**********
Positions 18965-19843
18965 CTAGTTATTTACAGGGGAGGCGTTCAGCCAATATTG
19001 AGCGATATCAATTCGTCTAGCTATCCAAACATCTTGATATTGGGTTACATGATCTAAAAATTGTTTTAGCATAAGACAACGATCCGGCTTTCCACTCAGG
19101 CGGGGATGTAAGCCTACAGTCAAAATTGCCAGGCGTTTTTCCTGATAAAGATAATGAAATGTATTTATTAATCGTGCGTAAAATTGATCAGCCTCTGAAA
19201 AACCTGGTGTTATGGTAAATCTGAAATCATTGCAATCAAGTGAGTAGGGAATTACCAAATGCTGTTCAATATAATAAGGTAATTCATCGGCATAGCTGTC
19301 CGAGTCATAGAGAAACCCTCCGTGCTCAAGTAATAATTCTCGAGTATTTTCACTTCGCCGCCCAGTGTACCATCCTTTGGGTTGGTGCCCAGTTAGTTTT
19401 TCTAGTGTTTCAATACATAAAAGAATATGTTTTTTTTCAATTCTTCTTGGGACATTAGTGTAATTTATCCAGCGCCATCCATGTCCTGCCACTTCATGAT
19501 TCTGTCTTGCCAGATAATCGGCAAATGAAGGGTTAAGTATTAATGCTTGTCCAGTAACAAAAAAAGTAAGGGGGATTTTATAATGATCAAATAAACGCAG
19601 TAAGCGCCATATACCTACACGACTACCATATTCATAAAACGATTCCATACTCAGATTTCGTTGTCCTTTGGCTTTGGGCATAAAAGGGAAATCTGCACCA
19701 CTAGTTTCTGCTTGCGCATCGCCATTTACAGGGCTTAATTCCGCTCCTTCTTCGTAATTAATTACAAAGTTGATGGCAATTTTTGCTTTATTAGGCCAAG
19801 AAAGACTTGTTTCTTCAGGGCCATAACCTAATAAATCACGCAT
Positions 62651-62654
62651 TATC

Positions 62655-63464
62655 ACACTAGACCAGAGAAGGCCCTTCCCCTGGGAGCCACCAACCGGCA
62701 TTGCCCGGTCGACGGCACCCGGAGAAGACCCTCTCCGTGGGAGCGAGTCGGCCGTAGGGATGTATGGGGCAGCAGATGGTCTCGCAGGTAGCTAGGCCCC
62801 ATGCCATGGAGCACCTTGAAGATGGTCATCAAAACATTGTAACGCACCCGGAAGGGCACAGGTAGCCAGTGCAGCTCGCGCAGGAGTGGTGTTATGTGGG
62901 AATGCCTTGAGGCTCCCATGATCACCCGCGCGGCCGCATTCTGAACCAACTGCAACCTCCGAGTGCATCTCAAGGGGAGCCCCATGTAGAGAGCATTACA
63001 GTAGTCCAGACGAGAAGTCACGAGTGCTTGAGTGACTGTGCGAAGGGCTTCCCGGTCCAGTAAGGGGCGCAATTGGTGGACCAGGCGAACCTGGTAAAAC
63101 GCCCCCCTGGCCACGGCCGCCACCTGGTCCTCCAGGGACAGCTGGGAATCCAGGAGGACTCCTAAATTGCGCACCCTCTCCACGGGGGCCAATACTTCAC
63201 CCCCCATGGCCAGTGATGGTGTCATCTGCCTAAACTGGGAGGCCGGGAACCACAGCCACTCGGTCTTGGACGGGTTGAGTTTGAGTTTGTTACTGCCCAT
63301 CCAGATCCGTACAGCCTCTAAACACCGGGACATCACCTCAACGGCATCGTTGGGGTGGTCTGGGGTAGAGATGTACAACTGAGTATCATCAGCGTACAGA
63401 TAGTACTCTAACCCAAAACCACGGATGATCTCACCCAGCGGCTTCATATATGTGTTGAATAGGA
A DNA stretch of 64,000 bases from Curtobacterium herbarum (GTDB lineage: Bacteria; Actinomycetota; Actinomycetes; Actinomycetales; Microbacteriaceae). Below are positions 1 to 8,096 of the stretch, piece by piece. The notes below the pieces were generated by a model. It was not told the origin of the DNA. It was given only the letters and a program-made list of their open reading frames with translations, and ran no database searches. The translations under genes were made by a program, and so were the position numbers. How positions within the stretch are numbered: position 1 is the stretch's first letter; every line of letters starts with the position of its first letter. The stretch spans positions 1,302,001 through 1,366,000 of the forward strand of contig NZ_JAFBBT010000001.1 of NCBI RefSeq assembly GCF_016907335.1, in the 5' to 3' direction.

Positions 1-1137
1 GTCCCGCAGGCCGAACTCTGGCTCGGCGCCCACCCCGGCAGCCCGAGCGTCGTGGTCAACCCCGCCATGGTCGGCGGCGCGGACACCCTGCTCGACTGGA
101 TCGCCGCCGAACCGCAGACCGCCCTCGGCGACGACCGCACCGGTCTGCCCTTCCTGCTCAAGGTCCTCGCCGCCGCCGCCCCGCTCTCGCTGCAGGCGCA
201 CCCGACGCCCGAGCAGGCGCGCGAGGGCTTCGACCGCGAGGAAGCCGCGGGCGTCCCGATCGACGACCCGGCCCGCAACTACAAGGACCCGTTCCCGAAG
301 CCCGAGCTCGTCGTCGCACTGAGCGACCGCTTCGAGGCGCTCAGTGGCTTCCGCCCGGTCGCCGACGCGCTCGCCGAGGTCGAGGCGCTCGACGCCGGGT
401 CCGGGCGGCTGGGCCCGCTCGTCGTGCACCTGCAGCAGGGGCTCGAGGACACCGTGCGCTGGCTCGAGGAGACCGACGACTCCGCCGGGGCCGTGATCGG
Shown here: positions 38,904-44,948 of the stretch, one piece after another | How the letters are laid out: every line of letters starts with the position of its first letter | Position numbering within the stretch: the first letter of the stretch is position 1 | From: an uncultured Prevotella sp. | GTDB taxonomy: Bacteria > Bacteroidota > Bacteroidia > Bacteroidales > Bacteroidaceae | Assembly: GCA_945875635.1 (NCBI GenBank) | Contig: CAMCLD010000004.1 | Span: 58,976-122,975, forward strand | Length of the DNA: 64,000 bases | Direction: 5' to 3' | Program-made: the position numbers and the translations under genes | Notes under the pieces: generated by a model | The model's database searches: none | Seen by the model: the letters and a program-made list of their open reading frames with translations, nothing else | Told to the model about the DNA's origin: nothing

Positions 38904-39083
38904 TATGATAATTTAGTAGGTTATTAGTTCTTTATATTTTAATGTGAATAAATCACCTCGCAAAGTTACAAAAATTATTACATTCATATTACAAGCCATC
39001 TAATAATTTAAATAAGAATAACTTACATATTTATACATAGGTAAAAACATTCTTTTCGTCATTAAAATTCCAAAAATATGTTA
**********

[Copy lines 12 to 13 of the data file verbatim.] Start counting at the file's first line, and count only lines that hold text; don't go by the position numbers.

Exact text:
Positions 62651-62654
62651 TATC